DENMARK – The Danish pensions industry has reacted to government plans to facilitate corporate bond issuance in the country by saying they fail to give investors enough protection.

Carsten Andersen, deputy director of industry association Forsikring & Pension (F&P), said: "The proposal quite fundamentally lacks regard for investor protection.

"For example, there is no assurance price setting will take place on an objective basis, no safeguard enabling investors to check the agreements will be obeyed or that the quality of the assets will comply with the objectives in the prospectus upon replacement."

The Danish government has been working on plans to increase financing sources for the country's small and medium-sized businesses, as banks have reined in their lending operations in the wake of the global financial crisis.

F&P said there were several problems in the model outlined in the proposal, which did not exist in the individual issuance of corporate bonds.

"It is pension customers' money we are investing," Andersen said. "So we must be sure pension companies don't end up becoming a car park for the bad loans of the financial institutions."

In June, as part of the Danish government's plan for growth, the Ministry for Business and Growth published a draft law, which it said created a better framework for Danish financial institutions to issue securities safely within pools of commercial loans.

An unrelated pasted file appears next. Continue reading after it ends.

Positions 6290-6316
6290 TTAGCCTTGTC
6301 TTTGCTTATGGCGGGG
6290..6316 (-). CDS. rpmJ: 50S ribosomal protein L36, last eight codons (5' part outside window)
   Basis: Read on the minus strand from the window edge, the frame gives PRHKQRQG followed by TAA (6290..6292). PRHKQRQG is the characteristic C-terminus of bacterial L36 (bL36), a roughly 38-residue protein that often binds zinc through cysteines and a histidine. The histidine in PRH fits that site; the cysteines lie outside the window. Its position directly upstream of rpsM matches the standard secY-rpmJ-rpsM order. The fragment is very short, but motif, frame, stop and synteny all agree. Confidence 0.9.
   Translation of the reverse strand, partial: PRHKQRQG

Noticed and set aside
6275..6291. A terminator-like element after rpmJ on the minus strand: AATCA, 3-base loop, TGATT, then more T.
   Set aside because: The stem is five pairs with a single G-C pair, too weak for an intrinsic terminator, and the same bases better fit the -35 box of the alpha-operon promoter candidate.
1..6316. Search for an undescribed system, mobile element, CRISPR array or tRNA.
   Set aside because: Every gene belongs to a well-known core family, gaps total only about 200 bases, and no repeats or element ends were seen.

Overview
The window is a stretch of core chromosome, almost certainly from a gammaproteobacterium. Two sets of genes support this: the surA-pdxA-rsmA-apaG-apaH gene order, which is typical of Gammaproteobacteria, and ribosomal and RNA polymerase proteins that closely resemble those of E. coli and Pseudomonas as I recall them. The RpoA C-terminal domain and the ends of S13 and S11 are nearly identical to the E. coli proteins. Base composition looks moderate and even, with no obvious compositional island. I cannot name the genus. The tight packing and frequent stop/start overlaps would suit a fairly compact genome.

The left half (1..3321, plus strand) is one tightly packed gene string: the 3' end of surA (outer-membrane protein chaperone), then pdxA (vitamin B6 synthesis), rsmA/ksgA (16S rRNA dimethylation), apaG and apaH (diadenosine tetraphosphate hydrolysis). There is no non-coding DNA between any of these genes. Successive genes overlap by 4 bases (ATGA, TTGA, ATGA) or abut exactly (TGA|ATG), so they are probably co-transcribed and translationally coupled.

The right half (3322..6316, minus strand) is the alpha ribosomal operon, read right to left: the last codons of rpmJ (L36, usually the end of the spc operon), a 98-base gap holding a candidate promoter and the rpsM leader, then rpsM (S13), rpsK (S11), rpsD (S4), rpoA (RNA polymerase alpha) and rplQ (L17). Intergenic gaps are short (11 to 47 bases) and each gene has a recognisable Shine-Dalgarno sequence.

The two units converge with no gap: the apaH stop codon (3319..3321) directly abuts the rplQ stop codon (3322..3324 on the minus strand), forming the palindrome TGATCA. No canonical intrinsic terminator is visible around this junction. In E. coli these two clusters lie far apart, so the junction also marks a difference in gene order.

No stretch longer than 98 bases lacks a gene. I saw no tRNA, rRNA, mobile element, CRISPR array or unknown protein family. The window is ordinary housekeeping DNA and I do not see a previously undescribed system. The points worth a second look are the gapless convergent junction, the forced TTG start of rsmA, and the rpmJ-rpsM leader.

Being able to securitise commercial loans could make it more attractive for the institutions to lend to businesses, it said.

The draft law also made it easier to use so-called representatives for bond issuance in Denmark, the ministry said, adding that this could make it more attractive to buy corporate bonds, thereby supporting the development of a market for the instruments in the country.

Andersen said that if basic investor protection were not in place, it was uncertain whether corporate bonds would end up financing smaller businesses.

However, the association said it supported the proposal to be able to use representatives for bond issuance.

The Danish corporate bond market is already developing well, F&P said, with bonds now used by medium-sized companies where once only large firms were able to issue.

Representatives could prove useful in possible bankruptcies among other things, and this will give investors new options that already exist in neighbouring countries, it said.

"Pension companies are basically positive about the prospect of contributing to the financing of the country's businesses by investing in corporate bonds," Andersen said.

But this is on condition that the return matches the risk of bonds, he said.

"We must know what we are investing Danes' pension money in," he said.